I’ve been really happy with my Surface Book. Wonderful screen, touch is one of those little things that you don’t use much but it makes them better when you do (likewise the pen for signing PDF forms), keyboard feels great to me (but I like a light touch and short travel, others may disagree), first-party dock is immensely practical, battery life is plenty, other specs are good enough.
Do you run Linux on the Surface Book? Did you try to run OpenBSD?
No. Was planning to try FreeBSD on it but then I found WSL worked really well for what I needed and I couldn’t be bothered. There’s a community on reddit (SurfaceLinux) and I’ve heard some positive things, but don’t know the details.
I personally don’t think there has been a great ThinkPad since the T61 (2007). I used mine until late 2013 when I got a MacBook.
I wish they kept the legacy going, those were some truly beautiful laptops.
HP Spectre 13 came out as my vote of choice recently. Very happy with it. Best keyboard I’ve had in years, and it’s blooming quick too.
I don’t think the problem is the hardware. There is lots of great PC hardware out there. Maybe not comparable on build quality, trackpad, and battery, but hardware that has other things going for it.
The problem is that there is no desktop OS that compares to macOS. This is especially true for laptops.
I use mac os for work and windows 10 at home. I really don’t see any real difference beyond user preference.
What about user experience, intuitive interface and general better design?
I don’t use windows but I help a fair lot with their windows machines, and nothing feels smooth, intuitive. The only thing I like is the combined menubar+dock. I loathe the macOS dock.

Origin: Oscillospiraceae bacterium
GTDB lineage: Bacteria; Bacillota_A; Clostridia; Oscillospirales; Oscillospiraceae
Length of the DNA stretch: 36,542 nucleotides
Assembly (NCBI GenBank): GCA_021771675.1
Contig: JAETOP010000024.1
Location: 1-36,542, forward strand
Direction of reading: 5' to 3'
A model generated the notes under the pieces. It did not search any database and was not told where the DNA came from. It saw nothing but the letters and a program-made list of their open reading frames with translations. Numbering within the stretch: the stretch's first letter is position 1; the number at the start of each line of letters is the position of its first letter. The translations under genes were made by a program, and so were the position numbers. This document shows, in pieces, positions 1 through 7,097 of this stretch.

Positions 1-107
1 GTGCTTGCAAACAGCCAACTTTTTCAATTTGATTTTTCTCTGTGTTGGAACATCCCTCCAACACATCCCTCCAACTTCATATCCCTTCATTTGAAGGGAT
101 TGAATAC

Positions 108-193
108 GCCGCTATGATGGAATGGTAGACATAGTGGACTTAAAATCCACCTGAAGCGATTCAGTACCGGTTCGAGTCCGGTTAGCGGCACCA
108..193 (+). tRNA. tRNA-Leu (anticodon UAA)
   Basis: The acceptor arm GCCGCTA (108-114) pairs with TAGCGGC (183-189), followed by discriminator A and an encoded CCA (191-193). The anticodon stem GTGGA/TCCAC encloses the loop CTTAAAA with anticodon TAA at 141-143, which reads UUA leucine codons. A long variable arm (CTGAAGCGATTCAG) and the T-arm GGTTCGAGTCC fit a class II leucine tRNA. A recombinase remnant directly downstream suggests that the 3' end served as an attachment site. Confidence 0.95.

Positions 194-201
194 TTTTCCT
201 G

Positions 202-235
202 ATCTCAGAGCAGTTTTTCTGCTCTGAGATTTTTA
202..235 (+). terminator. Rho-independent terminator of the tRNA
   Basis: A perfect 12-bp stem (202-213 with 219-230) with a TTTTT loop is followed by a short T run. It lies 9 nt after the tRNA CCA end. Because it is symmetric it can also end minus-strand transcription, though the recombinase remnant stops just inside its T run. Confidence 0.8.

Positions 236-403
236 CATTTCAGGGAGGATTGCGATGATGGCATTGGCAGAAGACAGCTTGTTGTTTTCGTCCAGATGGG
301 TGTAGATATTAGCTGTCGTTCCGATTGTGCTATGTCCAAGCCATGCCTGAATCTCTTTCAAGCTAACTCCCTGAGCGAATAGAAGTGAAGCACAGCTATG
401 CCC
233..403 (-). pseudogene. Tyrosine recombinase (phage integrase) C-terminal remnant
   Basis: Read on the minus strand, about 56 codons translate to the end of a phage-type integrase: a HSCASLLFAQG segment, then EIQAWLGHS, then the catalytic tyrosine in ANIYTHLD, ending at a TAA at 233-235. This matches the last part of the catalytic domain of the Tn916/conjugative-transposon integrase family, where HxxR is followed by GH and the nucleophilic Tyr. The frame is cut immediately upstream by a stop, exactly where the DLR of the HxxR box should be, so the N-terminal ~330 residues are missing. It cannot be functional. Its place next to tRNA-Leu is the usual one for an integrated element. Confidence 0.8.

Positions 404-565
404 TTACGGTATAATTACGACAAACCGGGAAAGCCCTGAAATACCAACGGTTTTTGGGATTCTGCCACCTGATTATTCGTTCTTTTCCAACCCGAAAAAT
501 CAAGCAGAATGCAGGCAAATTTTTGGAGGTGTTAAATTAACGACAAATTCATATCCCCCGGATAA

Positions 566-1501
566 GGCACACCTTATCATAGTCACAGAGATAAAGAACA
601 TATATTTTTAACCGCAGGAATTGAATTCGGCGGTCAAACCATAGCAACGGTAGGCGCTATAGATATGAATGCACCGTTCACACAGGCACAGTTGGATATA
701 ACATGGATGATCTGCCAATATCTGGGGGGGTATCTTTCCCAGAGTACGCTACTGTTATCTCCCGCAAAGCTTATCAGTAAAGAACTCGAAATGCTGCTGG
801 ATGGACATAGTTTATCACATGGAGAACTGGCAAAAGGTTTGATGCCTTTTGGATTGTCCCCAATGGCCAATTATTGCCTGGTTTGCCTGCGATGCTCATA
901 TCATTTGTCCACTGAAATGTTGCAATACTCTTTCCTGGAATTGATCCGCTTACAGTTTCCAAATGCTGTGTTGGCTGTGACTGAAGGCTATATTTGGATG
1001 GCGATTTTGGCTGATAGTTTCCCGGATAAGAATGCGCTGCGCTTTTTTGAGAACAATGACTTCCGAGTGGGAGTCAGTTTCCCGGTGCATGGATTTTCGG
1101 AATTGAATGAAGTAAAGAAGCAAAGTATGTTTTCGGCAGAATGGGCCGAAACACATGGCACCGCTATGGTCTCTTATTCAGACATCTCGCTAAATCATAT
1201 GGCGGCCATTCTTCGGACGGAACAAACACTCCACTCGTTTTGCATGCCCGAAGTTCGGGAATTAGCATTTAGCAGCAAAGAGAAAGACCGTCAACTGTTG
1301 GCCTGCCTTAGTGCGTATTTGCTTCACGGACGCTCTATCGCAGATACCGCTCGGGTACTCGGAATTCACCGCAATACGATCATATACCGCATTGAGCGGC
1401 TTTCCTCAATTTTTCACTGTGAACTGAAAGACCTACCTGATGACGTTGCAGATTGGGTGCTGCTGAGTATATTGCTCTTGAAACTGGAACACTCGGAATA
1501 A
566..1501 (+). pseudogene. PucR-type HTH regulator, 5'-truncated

I don’t think anything about windows is unintuitive. Windows acts largely like it has forever (aside from the Windows 8 start menu/metro thing). There’s nothing difficult about it. The macOS dock is bad, and I also think the launchpad is terrible. Finder is slower on my 2015 mbp (512gb/16gb/i7) than Cortana/search is on my Windows 10 desktop (512gb/8gb/i5). Not very much, but it’s noticeable. Both of them are SSDs.
General better design is completely subjective. I happen to prefer Windows 10 looks to macos. Different strokes!
Building a replacement for MDP (terminal presentation tool) in rust. I have code blocks with syntax highlighting and most of the element types sorted, now working on parsing and auto margins.
Trying to decide if Tables, Footnotes, etc should be in first release, open to opinions.
Article about avoiding page shift that shifts horribly, from a web design magazine with a terrible design. What happened to Smashing Magazine, I remember it being pretty good.
Ha ha, yeah. It did that for me about 5 seconds after load, right about the time I stopped watching for shit to randomly jump around and got to reading.
I wrote this as a side project to connect webhook(and straight http endpoints) together via configuration. It runs on Lambda(using the Serverless framework) so most usages are free. The JSON transformations / filters are JMESPath based which makes them quite powerful.